How To Start A Motorcycle With A Dead Battery?

How To Start A Motorcycle With A Dead Battery?

This is specially created to explain how to start a motorcycle with a dead battery?

If you have been riding a motorcycle long ago, will you be acquainted with how abrupt a motorcycle battery can deceive you? The battery in your motorcycle can run out of juice for various reasons. It may be old and ready for retirement. Motorcycle batteries can generally last 3 to 5 years with proper upkeep. It may end much sooner if you don’t ride often and never change it. Another cause of a dead battery could be that some electrical gears are drawing current. If your battery does not have enough charge to start the engine with the starter button, you need to have it tested.

How To Start A Motorcycle With A Dead Battery?

The 5 most popular techniques are discussed in the order of reliability.

  • Jumpstart using a starter pack
  • Jumpstart from another motorcycle or car
  • Bump Start your bike
  • Wheel to wheel
  • Rotate the wheel with your hands

1. Jump Start Using Starter Pack

If you ride unaided or travel a long distance, there are fewer probabilities of the bargain on running into a friendly stranger that can help you jump-start your bike. Therefore, it is always wise to keep a portable power pack. Simply hook it up to your motorcycle’s dead battery and start the bike normally.

This can prove the most suitable option as you don’t have to stand next to the road waiting for a motorist to shop. It is small enough to fit into your backpack or tank bag and has a built in USB charger and LED flashlight. It also advises you with a blinking light and a timer if you incorrectly connect it. There are also smaller portable power pack options that will fit your pocket. If you often ride alone and love taking the less trodden trails, a jumper box will give you peace of mind.

2. Jump Start From Another Motorcycle Or Car

This is the most dependable way to start a dead motorcycle battery by linking it to a good battery from another bike or a car. Suppose you are starting the bike by joining a big car battery; the car’s engine does not have to be running. The battery will have good liquor to fire up your bike.

If you are starting from another bike, you might want to have the donor bike’s motor running to make sure the charge is high enough. If your bike’s battery is very smooth, it is best to leave the two batteries linked before starting your bike. While modern motorcycles have fuel injectors that need power and an electronic fuel pump to main the fuel system. No fuel, no start.

3. Jump Start Your Bike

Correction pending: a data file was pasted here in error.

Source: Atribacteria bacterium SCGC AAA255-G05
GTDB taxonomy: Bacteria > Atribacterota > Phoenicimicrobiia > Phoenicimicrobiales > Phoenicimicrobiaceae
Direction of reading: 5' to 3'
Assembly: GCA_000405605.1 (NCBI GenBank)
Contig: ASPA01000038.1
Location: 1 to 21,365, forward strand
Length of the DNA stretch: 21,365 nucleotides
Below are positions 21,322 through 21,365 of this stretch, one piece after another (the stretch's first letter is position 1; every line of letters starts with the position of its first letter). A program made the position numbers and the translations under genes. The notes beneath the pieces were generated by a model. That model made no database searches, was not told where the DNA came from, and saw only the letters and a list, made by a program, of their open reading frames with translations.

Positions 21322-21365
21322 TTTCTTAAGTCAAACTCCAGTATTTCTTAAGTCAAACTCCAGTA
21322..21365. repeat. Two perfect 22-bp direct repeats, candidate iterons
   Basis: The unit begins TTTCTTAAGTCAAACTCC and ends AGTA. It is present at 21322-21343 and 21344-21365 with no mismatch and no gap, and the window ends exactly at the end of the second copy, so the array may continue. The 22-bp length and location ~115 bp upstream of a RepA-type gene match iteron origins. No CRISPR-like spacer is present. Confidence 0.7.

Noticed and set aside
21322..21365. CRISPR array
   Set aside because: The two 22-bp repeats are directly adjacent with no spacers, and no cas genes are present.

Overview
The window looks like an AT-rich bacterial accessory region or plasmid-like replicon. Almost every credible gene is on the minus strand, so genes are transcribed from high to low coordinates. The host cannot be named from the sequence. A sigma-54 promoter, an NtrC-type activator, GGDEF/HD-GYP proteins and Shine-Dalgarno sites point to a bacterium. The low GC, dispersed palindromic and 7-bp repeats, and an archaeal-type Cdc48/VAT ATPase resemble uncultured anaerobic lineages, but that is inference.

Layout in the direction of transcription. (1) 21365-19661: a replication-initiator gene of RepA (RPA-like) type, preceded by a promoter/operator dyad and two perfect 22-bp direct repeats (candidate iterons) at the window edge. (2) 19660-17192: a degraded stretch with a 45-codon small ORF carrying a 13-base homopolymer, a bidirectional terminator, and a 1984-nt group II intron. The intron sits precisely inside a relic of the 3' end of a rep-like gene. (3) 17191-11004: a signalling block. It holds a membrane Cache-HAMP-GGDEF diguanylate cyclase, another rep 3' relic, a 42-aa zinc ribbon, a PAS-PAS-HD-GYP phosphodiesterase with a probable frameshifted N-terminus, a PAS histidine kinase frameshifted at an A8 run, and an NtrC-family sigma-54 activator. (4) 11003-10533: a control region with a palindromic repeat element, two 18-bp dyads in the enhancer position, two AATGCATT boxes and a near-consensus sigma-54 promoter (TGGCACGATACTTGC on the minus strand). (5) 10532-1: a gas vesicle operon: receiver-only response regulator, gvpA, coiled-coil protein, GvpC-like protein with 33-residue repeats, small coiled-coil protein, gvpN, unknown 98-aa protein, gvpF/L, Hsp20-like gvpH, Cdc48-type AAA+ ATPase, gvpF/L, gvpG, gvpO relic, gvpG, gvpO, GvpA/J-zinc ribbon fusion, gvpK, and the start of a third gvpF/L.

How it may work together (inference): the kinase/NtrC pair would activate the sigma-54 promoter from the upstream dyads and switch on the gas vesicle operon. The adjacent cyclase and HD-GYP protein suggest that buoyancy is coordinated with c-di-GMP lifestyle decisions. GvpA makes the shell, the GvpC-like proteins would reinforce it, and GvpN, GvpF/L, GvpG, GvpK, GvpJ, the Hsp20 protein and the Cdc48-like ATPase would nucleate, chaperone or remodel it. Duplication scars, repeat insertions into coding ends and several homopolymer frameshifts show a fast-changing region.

This technique is justly meek and easy to try. Many dirt bike riders broadly use this method. It includes pushing the bike in second or third gear and dipping the clutch when you have built enough speed. Here are the steps to jump start a motorcycle with a dead battery:

Step 1: Make certain the road is clear ahead and has as much adhesion as possible.

Step 2: Make sure the explosion is on, and the kill shift is right.

Step 3: Put the bike in the second gear and pull in the clutch.

Step 4: Push the bike down the hill or have someone else push you to gain speed.

Step 5: Once you hit at least 5 mph, dump the clutch and hit the starter button.

Step 6: When the engine fires up, directly pull the clutch and keep the turns up to avoid delaying the engine.

In conclusion, not all modern venture bikes have the same start-up order, so some will push start and others will not. Some might start with a weak battery, while some won’t.

4. Wheel To Wheel

In those restricted occasions where you have a dead battery, two bikes with knotty rear tires, and no jumper leads, there is another hoax that can instantly mitigate your problem. Stop the bikes each other facing in reverse orders. They both must be on their center stands. Next, lock the blocks of the hostile off-road tread pattern of the rear tires together and pull in the bike’s clutch with the dead battery. Start the giver bike and run it in first gear so that its rear wheel drives the rear wheel of your dead bike. Once enough speed has built up, drop the clutch, and the engine should fire up.

This method is quite similar to bump start, but you don’t have to push the heavy bike.

5. Rotate The Wheel By Hand

This is possibly not going to work on a big up-to-date motorcycle, but it works on small road bikes. Put the bike on the middle stand and in second gear. Grasp the rear wheel and switch it by hand with the eruption on. You can also cloak a cargo band around the rear wheel a couple of times and try to pull start it like an outside motor or a gas lawnmower.

Final Thoughts

Grownup and meeker bikes are more desirable by many people as they can fix many glitches by themselves while out on the road. Bump starting a bike with a dead battery is one of those simple solutions that are calmer on a bike with a carburetor than on a current bike with lots of electronics. The old dual sport thumpers are even better with their kick starters. But the absence of ease is a high price to pay for extra peace of mind. Just keep your battery well sustained, and you should not have to care about it. And keep a movable power pack with you if you are riding alone.

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